The stirrups included "two Moorish stirrups of gilded tin, for a woman's use";1 "some large Moorish stirrups, gilt, with two silver plates upon their faces, enamelled gold, green, and blue, and eight nails on either face"; "some other Moorish stirrups, wrought inside with ataujia-work in gold, and outside with plates of copper enamelled in green, blue, and white; the handles gilt, with coverings of red leather"; and "some silver stirrups with three bars upon the floor thereof, round-shaped in the manner of an urinal, with open sides consisting of two bars, a flower within a small shield on top, and, over this, the small face of a man."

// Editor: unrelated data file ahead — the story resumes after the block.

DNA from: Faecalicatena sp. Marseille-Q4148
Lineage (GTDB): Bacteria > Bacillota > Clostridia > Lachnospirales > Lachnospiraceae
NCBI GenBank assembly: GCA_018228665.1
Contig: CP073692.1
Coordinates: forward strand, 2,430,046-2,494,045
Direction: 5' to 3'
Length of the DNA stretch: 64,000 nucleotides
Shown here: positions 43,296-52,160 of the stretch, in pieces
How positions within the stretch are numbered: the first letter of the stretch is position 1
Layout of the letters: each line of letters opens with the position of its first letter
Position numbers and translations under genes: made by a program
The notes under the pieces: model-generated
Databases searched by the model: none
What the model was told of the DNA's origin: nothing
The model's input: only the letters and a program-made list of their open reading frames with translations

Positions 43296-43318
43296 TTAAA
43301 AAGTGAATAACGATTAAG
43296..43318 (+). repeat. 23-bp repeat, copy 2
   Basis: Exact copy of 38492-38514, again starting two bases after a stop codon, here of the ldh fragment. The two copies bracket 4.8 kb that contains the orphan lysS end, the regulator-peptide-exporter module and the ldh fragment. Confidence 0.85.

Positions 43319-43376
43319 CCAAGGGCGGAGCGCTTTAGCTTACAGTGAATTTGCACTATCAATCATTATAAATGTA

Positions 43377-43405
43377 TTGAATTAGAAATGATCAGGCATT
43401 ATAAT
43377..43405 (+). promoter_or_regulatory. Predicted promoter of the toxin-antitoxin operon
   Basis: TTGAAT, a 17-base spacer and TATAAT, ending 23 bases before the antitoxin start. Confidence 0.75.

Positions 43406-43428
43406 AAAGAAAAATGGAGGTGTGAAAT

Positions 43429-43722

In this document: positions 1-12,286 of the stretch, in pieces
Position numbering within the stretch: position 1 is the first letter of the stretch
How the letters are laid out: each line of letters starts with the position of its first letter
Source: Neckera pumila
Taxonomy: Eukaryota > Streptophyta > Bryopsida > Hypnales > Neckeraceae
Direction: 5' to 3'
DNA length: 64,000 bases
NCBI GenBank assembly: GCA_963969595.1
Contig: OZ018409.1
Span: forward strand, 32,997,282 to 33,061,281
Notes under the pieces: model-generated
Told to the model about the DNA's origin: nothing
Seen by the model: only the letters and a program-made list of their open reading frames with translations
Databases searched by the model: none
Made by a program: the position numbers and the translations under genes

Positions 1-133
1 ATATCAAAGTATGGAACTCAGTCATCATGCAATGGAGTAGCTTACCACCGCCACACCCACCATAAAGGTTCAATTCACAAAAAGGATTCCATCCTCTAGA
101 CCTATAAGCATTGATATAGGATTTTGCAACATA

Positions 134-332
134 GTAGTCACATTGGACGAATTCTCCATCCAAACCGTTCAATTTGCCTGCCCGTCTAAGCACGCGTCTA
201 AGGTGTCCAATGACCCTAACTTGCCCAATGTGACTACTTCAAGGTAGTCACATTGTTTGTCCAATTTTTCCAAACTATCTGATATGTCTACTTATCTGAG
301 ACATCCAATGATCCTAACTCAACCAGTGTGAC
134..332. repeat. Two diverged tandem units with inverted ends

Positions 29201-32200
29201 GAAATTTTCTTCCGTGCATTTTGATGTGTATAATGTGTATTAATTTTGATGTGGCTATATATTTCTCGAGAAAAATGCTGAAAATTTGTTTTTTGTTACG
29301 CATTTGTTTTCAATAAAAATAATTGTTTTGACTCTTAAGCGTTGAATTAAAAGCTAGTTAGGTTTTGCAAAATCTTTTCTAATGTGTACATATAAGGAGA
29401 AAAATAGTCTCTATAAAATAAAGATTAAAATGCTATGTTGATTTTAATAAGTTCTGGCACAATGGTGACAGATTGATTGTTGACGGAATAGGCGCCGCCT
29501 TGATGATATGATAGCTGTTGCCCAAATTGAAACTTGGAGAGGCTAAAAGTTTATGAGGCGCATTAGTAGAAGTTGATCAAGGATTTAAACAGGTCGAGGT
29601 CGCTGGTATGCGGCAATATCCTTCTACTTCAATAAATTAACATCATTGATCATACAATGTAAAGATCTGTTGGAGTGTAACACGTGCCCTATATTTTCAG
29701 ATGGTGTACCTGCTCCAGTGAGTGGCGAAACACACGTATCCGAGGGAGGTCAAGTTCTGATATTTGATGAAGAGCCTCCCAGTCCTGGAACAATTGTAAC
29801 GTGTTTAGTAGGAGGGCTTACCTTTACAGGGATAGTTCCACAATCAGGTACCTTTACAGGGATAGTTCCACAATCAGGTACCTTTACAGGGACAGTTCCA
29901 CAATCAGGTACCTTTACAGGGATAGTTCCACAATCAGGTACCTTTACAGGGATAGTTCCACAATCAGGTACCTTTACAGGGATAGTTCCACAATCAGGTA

1 The women of mediaeval Spain had few amusements besides riding. Another - though owing to the temperate climate it must have been on few occasions - was skating, since this inventory mentions "two pairs of skates, for a man, for travelling over ice. Two pairs of skates, for the same purpose, for a woman." This entry almost matches in its quaintness with the "irons for mustaches," or the "triggers for extracting teeth," set forth in Spanish documents such as the Tassa General of 1627.

The many sets of reins included several of Granada make, coloured in white, red, and bay; while one of the most elaborate of the poitrals was of "red leather, embroidered with gold thread, with fringes of rose-coloured silk, buckles, ends, and rounded knobs; the whole of copper enamelled green, and blue, and white."